Neutron moderator definition
During nuclear reactions fission neutrons collide with fissile atoms (uranium and plutonium) present in the nuclear fuel causing their nuclear fission. With each fission reaction are released one or two high-speed neutrons.
The aim to maintain a fission chain reaction is that these neutrons collide with other fissile atoms but so fast it becomes very difficult. The aim of the moderator is to reduce this speed and, thus, get a better performance of the reactor.
Physical functioning of the neutron moderator
Neutrons, because of their speed, have a high kinetic energy. When meeting atoms of the moderator material, these neutrons collide with this atoms transmitting part of its kinetic energy to the nuclei of the atoms of the moderator. Neutrons, losing kinetic energy, lose speed.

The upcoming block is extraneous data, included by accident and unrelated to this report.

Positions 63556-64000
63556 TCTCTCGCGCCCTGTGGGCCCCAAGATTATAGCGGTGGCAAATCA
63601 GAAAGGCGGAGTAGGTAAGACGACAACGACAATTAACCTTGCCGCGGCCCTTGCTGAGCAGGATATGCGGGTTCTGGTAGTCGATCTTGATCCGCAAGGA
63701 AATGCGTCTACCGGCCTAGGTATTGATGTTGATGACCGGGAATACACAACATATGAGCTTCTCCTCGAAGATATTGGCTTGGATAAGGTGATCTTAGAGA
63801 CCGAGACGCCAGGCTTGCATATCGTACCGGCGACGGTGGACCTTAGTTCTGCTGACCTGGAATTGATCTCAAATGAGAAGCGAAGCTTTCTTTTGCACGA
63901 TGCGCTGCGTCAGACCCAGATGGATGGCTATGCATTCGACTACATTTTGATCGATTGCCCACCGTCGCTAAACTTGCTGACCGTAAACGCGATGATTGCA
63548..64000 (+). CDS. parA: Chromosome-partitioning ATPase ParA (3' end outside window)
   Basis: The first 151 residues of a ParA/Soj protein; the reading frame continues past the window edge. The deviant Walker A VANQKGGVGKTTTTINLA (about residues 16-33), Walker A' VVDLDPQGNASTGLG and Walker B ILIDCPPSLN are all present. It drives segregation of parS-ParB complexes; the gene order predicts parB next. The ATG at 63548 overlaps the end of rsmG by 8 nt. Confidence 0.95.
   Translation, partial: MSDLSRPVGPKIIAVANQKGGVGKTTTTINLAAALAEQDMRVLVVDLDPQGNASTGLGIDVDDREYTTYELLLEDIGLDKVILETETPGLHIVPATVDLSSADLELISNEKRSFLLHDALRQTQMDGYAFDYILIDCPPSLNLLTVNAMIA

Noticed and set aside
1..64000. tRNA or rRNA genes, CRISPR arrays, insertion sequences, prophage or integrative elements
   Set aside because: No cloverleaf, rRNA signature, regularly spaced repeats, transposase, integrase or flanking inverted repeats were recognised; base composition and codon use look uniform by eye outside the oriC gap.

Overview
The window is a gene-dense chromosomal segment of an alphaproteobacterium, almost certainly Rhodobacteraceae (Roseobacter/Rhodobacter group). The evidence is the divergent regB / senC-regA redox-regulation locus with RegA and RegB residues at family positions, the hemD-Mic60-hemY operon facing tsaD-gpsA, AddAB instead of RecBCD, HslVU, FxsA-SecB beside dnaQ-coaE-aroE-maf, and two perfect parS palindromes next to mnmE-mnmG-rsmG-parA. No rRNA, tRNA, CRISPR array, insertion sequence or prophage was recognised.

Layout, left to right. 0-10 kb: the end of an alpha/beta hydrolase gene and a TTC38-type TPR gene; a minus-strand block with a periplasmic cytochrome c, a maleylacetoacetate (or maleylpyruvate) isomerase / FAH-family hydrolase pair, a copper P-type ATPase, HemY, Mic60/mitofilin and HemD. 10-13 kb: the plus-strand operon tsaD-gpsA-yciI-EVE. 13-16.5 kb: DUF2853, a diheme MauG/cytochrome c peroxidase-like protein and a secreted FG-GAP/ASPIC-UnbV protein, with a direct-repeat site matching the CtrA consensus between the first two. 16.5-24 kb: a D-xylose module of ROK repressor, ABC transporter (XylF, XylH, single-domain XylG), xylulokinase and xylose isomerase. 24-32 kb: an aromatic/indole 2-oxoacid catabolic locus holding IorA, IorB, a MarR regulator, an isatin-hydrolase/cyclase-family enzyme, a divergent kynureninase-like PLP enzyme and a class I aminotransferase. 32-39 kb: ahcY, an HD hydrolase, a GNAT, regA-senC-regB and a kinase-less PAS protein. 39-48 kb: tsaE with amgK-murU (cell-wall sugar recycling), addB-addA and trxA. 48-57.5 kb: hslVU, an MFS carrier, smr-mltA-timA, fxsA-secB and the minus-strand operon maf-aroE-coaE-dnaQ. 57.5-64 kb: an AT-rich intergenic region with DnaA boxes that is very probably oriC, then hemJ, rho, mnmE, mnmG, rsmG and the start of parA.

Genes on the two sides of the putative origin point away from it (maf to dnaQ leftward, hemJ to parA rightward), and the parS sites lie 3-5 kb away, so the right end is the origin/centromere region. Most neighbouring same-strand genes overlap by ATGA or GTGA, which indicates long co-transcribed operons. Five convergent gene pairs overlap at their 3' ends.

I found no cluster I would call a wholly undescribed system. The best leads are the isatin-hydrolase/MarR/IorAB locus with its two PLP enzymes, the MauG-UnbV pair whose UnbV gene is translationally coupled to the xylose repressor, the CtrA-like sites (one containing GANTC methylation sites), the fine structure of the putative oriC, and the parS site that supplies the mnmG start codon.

Materials suitable for the role of moderator are those with a low atomic mass to maximize the energy transferred in each collision. They are usually hydrogen, deuterium (present in the heavy water) or carbon.
It is important that the moderator does not absorb neutrons as we only want to slow down them. To avoid this it is important that the moderators materials have a low capture cross section.
Last review: February 1, 2016